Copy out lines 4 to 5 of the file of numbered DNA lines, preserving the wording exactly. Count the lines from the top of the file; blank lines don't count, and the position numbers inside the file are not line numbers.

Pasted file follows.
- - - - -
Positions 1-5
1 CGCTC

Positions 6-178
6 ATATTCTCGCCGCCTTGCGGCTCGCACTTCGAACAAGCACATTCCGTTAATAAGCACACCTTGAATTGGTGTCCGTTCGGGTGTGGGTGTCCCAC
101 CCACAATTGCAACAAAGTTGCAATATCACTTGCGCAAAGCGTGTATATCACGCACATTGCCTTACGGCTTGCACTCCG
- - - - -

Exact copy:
6 ATATTCTCGCCGCCTTGCGGCTCGCACTTCGAACAAGCACATTCCGTTAATAAGCACACCTTGAATTGGTGTCCGTTCGGGTGTGGGTGTCCCAC
101 CCACAATTGCAACAAAGTTGCAATATCACTTGCGCAAAGCGTGTATATCACGCACATTGCCTTACGGCTTGCACTCCG